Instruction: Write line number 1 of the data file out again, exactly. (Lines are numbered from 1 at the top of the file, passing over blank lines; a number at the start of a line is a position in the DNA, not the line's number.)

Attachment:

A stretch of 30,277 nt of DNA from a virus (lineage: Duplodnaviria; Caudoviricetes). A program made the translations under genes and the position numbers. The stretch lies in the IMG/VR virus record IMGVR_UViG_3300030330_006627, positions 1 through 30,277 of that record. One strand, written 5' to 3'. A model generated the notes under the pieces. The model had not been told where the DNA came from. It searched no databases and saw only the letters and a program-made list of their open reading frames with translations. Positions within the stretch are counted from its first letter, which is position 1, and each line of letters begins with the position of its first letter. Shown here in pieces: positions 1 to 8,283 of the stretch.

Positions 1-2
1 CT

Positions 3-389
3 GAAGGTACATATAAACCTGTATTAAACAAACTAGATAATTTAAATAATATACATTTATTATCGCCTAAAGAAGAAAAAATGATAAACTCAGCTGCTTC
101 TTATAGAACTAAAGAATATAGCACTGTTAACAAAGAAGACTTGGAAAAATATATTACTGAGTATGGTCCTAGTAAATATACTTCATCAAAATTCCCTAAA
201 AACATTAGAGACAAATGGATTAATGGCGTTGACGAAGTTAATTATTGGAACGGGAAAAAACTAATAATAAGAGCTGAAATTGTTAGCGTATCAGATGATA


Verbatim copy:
A stretch of 30,277 nt of DNA from a virus (lineage: Duplodnaviria; Caudoviricetes). A program made the translations under genes and the position numbers. The stretch lies in the IMG/VR virus record IMGVR_UViG_3300030330_006627, positions 1 through 30,277 of that record. One strand, written 5' to 3'. A model generated the notes under the pieces. The model had not been told where the DNA came from. It searched no databases and saw only the letters and a program-made list of their open reading frames with translations. Positions within the stretch are counted from its first letter, which is position 1, and each line of letters begins with the position of its first letter. Shown here in pieces: positions 1 to 8,283 of the stretch.